3.11 Current debates and reforms
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Long-term consequences of COVID-19
The COVID-19 pandemic is expected to impact the labour market. However, the specific and long-term consequences remain to be seen.
Level of public benefits
In 2016, the parliament passed a cap on the amount of cash benefit given. The cap on benefits was part of the government’s labour market initiative with the objective of increasing the economic incentive to work by reducing the public benefits. The cap was approved by a small majority of 51 (Danish People’s Party, Venstre, Liberal Alliance, and the Conservative People’s Party) against 49 (the Social Democratic Party, the Red-Green Alliance, the Danish Social-Liberal Party, the Alternative, and the Socialist People’s Party).
The reduction of benefits gave rise to criticism from left-wing parties and a range of NGOs and social partners. According to opponents of the cap, there was no evidence that the cap would increase the incentive to work. They emphasised that the cap would have a negative impact on some people on cash benefits, especially families with children and marginalised people.
On the other hand, the Confederation of Danish Employers and the liberal, free-market think tank CEPOS approved the initiative to increase the workforce by increasing the economic gain from paid employment as opposed to public benefits.
Furthermore, in 2018, the former government and Danish People’s Party approved a reduction of the integration benefit as part of the 2019 national budget. The Social Democratic Party disapproved of the reduction of the integration benefit. The implementation of the reduction of the benefit was scheduled to be 1 January 2020.
In the 2019 general election, poverty – and especially child poverty – was an issue. In the government’s paper of understanding, the new government has declared a reform of the benefits system and cancelled the reduction of the integration benefit.
As of June 2019, a new government took office. In the paper of understanding ‘A fair direction for Denmark’ (Retfærdig retning for Denmark), the government and its supporting parties present the political foundation for the government. In the paper, several labour market initiatives are mentioned:
As an overall objective, ‘a new Government shall pursue an economic policy which strengthens employment and fights poverty and inequality, invests in education and upskilling and ensures a good framework for Danish businesses. It must ensure that four years from now the state finances are in better shape, while at the same time ensuring that inequality levels have been reduced’ (p. 12).
A new government will ensure that more people contribute to the labour market. Among other things, ‘more of the 50,000 young people who are neither studying nor working need to be activated’ (p. 13).
Reform of the cash benefit system
The government has allocated a benefits commission to propose recommendations on how to reform the Danish benefit system. These recommendations will serve to alleviate problems related to child poverty and to increase labour market participation and a simplification of the benefits system. The recommendations must also specify a replacement for the unemployment assistance limit so that it can be discontinued without allowing for the possibility of receiving unlimited public benefits. Until the commission has presented its recommendations, affected families with children will be offered a temporary child benefit. The temporary cash benefit will cease when a future benefits system is implemented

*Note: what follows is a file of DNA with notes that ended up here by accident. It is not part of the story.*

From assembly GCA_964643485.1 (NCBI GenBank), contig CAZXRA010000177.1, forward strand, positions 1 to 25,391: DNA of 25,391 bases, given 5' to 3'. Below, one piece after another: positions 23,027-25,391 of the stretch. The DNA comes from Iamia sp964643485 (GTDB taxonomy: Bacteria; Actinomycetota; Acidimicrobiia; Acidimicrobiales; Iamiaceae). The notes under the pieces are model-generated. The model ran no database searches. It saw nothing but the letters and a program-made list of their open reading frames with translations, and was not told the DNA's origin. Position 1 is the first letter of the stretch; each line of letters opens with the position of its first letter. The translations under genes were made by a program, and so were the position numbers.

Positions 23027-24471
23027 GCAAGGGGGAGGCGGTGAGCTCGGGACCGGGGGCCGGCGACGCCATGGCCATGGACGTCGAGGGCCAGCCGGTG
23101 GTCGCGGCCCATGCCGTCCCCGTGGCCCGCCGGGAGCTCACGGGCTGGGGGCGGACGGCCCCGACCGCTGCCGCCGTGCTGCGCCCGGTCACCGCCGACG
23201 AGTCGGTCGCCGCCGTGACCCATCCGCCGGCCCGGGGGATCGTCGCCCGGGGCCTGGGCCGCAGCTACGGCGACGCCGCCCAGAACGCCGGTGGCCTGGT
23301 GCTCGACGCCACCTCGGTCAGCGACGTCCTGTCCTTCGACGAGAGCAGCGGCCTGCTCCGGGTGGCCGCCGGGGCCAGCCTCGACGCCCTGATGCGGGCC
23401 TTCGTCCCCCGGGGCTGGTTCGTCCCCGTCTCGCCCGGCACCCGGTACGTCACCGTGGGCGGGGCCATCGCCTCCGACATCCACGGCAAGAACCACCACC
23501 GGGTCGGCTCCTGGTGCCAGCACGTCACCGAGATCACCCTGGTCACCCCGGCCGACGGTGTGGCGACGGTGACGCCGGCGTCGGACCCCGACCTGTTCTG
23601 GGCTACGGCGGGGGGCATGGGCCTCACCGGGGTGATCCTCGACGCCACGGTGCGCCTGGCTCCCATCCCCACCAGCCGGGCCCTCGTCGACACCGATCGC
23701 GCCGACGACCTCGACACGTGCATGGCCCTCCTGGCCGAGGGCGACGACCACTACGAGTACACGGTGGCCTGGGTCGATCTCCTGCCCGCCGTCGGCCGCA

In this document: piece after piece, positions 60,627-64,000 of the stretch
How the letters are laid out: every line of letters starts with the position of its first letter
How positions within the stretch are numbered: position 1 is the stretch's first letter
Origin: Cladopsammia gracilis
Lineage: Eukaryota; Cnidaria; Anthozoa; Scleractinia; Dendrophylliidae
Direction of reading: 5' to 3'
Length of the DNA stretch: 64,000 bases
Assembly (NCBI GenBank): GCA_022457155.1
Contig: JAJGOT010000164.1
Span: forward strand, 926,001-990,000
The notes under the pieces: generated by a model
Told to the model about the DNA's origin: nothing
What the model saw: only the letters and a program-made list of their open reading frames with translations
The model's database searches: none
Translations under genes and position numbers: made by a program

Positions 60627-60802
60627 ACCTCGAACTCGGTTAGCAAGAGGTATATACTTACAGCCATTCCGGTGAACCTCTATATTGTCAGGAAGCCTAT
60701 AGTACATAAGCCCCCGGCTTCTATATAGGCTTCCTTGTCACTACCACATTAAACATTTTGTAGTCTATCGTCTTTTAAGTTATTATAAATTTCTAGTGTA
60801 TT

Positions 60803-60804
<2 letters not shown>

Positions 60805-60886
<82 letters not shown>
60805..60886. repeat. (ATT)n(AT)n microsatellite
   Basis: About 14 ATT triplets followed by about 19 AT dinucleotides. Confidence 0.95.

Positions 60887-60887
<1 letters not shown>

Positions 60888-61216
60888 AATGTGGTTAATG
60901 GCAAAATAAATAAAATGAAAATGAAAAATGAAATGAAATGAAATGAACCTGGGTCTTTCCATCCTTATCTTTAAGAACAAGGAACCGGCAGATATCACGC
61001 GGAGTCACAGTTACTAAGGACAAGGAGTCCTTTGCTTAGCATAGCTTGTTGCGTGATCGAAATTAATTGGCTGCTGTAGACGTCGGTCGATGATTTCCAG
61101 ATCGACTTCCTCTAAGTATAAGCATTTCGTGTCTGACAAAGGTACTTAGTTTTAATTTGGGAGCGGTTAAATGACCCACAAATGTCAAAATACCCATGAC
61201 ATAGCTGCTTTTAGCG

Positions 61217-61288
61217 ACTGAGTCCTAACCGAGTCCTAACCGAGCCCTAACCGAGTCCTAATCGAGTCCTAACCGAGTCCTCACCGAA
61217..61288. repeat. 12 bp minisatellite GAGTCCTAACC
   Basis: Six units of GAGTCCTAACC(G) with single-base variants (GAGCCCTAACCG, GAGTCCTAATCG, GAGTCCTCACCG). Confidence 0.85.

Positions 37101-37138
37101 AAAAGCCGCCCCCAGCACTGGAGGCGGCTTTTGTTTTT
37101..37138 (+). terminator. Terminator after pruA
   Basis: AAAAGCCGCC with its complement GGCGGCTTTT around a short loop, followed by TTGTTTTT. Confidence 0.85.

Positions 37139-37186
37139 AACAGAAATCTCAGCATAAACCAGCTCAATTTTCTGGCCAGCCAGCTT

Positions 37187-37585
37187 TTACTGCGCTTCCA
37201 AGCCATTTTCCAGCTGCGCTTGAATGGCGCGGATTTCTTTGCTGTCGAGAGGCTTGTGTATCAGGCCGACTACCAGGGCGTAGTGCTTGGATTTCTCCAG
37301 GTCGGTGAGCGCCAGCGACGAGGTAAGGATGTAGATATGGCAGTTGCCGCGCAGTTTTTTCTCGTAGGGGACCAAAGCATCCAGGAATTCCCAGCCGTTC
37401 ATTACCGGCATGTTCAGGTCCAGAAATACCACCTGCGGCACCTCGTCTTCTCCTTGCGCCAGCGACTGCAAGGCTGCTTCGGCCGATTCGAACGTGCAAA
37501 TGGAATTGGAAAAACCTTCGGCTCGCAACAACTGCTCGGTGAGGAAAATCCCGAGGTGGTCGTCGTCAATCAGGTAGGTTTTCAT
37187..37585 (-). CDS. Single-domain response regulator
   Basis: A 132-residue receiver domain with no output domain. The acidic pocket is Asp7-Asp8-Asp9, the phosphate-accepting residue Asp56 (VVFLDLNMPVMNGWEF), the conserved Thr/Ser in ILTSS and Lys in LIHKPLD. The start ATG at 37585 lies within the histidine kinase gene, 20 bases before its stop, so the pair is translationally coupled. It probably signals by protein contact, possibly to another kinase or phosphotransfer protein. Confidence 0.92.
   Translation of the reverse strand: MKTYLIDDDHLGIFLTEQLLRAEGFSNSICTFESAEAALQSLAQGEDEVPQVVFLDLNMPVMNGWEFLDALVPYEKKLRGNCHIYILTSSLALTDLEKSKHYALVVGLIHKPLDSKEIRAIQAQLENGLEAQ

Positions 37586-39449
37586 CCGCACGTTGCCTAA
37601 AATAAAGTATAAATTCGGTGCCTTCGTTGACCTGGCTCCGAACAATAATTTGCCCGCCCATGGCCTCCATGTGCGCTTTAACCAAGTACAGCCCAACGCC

Due to COVID-19 pandemic, the recommendations of the benefits commission were postponed until May 2021.
The commission recommends that a new cash benefit system be built and that there should only be two different rates: a basic rate and an increased rate. Providers will also receive a fixed child allowance regardless of the number of children. The proposed model means that there is no longer a need for a cap on the total amount of cash benefits a citizen can receive. At the same time, the commission is proposing to abolish the 225-hour rule and to simplify the cash assistance system to create a system that is more transparent for both citizens and caseworkers. Instead, the commission recommends a model based on clear economic incentives.
In addition to the temporary child benefit, the former government’s planned changes to the unemployment assistance system will be discontinued until the commission has presented its recommendations. This means a cancellation of the approved reduction to integration benefits as per 1 January 2020, which has also been included in the earmarked financing.
Evaluation of the model for adjustment of student intake in Denmark
As part of the tripartite agreement in May 2020, it was agreed that the existing model of adjustment of VET-student intake will be evaluated in 2021. The evaluation will form the basis of a new model of adjustment.
Sub-agreement on rethinking of the employment efforts
As of June 2021, the government passed a new agreement that eases process requirements in the efforts for young cash benefit recipients, which allows a more flexible and individually adapted effort to be provided. At the same time, the agreement ensures that young people receive better rights and support in connection with their transition to education if they are at risk of dropping out. In addition to the agreement is a new opportunity to hold digital interviews by telephone or via video after six months of unemployment.